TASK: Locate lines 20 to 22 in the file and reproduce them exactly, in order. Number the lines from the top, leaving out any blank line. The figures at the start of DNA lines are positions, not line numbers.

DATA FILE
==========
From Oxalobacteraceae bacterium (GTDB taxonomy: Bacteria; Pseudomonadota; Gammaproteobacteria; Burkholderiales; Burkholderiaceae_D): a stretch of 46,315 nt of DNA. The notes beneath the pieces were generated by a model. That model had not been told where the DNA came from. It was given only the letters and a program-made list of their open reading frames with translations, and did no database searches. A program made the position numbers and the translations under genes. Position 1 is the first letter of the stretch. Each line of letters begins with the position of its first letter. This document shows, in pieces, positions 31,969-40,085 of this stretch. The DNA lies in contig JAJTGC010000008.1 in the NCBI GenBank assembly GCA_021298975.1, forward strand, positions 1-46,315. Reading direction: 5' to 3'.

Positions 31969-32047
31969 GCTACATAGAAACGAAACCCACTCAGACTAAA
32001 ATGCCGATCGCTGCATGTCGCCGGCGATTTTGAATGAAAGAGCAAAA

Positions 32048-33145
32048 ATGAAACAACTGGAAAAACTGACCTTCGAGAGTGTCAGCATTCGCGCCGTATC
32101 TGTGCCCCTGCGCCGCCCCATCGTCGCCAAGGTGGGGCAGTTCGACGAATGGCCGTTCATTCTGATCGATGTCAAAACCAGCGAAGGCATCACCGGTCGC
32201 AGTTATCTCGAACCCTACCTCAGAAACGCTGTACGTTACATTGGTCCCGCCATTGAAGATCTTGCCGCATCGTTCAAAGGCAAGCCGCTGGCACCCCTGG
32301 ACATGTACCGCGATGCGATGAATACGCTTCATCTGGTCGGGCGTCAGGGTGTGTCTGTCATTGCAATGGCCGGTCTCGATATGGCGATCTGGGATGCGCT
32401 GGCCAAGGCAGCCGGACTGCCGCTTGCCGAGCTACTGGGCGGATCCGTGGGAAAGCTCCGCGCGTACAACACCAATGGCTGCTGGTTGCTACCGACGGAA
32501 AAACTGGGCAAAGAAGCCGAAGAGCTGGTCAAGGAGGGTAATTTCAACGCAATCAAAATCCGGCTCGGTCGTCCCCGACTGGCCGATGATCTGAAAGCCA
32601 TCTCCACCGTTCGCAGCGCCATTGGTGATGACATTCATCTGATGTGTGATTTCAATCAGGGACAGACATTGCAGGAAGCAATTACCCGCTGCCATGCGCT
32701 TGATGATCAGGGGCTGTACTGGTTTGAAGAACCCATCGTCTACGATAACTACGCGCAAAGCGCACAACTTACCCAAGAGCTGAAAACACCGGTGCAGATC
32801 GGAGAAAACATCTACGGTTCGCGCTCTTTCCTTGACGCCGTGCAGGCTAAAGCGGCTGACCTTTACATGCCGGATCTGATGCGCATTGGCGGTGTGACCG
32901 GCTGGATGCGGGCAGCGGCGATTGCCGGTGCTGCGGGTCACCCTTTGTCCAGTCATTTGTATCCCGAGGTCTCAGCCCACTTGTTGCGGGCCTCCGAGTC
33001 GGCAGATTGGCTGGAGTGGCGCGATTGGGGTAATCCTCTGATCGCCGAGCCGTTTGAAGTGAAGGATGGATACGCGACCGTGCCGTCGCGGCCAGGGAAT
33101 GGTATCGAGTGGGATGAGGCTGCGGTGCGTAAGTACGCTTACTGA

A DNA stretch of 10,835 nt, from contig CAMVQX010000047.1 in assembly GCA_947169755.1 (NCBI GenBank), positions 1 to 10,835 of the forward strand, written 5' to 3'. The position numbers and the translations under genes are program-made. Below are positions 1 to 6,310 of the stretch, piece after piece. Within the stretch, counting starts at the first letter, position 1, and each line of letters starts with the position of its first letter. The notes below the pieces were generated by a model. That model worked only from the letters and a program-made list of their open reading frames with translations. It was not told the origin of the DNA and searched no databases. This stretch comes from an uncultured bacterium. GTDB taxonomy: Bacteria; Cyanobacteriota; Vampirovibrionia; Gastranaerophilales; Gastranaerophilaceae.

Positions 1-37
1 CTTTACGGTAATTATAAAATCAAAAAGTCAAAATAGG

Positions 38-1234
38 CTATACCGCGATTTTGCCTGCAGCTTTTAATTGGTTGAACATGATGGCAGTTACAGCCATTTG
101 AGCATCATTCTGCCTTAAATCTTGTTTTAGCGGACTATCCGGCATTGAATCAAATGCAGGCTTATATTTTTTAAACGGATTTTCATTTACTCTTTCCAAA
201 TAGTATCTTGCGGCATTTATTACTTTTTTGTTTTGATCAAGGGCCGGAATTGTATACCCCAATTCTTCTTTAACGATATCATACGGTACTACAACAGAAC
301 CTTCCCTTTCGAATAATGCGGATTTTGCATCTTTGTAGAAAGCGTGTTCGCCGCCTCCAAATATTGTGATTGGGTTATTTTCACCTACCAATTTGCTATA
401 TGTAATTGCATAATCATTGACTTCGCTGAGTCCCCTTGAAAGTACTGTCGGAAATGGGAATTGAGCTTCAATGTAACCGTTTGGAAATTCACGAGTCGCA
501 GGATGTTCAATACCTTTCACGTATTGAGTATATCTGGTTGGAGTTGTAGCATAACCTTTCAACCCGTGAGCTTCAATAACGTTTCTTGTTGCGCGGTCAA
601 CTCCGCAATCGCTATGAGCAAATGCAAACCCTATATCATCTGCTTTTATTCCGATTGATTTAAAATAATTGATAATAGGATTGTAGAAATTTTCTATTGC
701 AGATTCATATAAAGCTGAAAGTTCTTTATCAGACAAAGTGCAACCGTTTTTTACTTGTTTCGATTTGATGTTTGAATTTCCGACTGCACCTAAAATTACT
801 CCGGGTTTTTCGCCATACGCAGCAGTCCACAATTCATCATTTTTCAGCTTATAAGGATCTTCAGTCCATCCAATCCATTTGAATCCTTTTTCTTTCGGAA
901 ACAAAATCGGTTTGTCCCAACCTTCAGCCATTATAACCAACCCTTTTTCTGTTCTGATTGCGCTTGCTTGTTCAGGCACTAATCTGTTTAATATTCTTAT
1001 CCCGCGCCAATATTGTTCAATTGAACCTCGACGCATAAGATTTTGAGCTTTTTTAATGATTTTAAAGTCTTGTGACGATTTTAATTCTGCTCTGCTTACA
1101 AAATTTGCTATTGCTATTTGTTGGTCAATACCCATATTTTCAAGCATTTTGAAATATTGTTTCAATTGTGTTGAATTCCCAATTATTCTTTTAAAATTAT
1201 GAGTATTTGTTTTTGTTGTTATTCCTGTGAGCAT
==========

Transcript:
1 CTTTACGGTAATTATAAAATCAAAAAGTCAAAATAGG

Positions 38-1234
38 CTATACCGCGATTTTGCCTGCAGCTTTTAATTGGTTGAACATGATGGCAGTTACAGCCATTTG